Specialising in the finest works available for the Singer
Books by Herbert Caesari
The Voice of the Mind
“This is the most completely informative and best written book on the subject we have read. The author deals exhaustively with facts and indicates the lines upon which a good voice should be developed.
The Alchemy of Voice
The author aims to assist the student of singing in his quest for what is called “Production” – an inelegant and inadequate term to convey the most beautiful component of any art: a perfect technique.
E. Herbert-Caesari Audio CD
Open your mind to the greatest teaching of singing the world has ever known. This is without doubt the greatest and most comprehensive work on the art of singing.
YOUR VOICE DESERVES THE BEST!
Many contemporary singers have been schooled using the books written by Herbert Caesari.
Recommended by leading schools of music as the best books on singing available today.
LEARN THE SECRETS
Learn the secrets and techniques used by some of todays greatest performers.
ALWAYS IN PRINT
We are the sole supplier of these sought after editions. By popular demand we keep Herbert Caesari's books in print.
- Big Boxes: Warner’s Most Completest Ravel (Video Review) September 28, 2020Please click below for the video review. The bottom line: The biggest difference between this Warner box and the competing Universal box (aside from the fact that this one has, on the whole, better performances of the major works), is that Warner offers seven more CDs. These consist of some remarkable piano transcriptions (Debussy’s Nocturnes, […]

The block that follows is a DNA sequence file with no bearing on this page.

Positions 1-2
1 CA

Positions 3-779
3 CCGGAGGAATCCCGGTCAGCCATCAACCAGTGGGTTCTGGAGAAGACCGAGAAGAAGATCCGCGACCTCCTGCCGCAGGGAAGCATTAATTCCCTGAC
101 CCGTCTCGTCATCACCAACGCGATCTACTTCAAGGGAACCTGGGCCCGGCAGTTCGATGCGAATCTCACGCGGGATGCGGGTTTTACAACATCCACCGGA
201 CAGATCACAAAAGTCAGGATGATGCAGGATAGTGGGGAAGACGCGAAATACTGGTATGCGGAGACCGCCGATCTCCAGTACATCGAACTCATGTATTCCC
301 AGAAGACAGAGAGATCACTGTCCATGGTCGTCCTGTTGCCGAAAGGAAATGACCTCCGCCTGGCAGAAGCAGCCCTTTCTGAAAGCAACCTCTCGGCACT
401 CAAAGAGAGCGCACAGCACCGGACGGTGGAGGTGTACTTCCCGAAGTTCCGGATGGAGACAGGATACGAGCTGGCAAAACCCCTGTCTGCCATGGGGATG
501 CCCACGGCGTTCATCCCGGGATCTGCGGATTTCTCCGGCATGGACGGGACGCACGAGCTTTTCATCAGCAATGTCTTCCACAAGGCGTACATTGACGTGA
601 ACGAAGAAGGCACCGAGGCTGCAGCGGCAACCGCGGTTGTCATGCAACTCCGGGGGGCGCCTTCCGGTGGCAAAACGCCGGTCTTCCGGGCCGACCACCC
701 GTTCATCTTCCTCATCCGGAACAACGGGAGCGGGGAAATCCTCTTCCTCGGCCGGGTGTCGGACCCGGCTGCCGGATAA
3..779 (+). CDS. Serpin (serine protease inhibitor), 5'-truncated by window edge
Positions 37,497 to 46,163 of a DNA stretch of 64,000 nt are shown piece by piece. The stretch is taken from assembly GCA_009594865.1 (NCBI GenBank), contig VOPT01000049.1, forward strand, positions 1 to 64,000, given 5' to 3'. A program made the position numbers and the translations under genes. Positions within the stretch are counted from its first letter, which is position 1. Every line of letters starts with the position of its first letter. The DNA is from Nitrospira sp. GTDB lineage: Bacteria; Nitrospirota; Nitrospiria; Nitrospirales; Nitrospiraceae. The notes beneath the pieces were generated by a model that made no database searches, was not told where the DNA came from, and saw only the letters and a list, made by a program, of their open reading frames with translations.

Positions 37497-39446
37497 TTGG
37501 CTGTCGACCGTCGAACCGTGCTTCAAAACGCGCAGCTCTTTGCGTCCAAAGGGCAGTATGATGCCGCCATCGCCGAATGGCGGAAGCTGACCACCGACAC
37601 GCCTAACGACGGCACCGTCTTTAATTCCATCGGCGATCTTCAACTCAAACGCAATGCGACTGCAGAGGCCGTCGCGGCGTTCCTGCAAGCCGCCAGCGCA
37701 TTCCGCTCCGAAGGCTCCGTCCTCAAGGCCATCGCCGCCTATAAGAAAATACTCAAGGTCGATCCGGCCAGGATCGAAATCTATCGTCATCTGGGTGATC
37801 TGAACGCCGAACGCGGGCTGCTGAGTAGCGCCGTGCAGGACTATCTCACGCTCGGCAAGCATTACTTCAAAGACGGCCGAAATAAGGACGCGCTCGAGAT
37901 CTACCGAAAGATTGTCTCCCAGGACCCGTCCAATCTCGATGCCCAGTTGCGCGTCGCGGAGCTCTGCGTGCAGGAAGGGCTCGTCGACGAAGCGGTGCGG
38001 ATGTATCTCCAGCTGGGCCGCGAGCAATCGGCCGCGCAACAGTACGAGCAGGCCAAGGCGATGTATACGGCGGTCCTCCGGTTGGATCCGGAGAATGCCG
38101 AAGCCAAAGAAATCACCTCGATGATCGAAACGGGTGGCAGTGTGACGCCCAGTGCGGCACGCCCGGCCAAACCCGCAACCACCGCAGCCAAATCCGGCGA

- Daniel-Ben Pienaar Scintillates In The 17th Century September 28, 2020Have you noticed the growing trend of pianists taking up 17th-century keyboard works on the modern concert grand? Perhaps it has to do with the desire to be rebellious, or to attain a certain level of intellectual caché. Yet pianists also have valid artistic reasons to explore this repertoire. First and foremost are the sheer […]
- Not-So-Rhapsodic Liszt Rhapsodies September 28, 2020Martin Ivanov’s Liszt Hungarian Rhapsodies are not very rhapsodic. To be sure, the pianist boasts a great technique and a beautiful sonority, and he’s uncommonly attentive to the composer’s seldom observed contrasts in articulation. Yet most of the introductory sections make little rhetorical impact on account of Ivanov’s literal, matter-of-fact pianism. Nos. 10 and 14 […]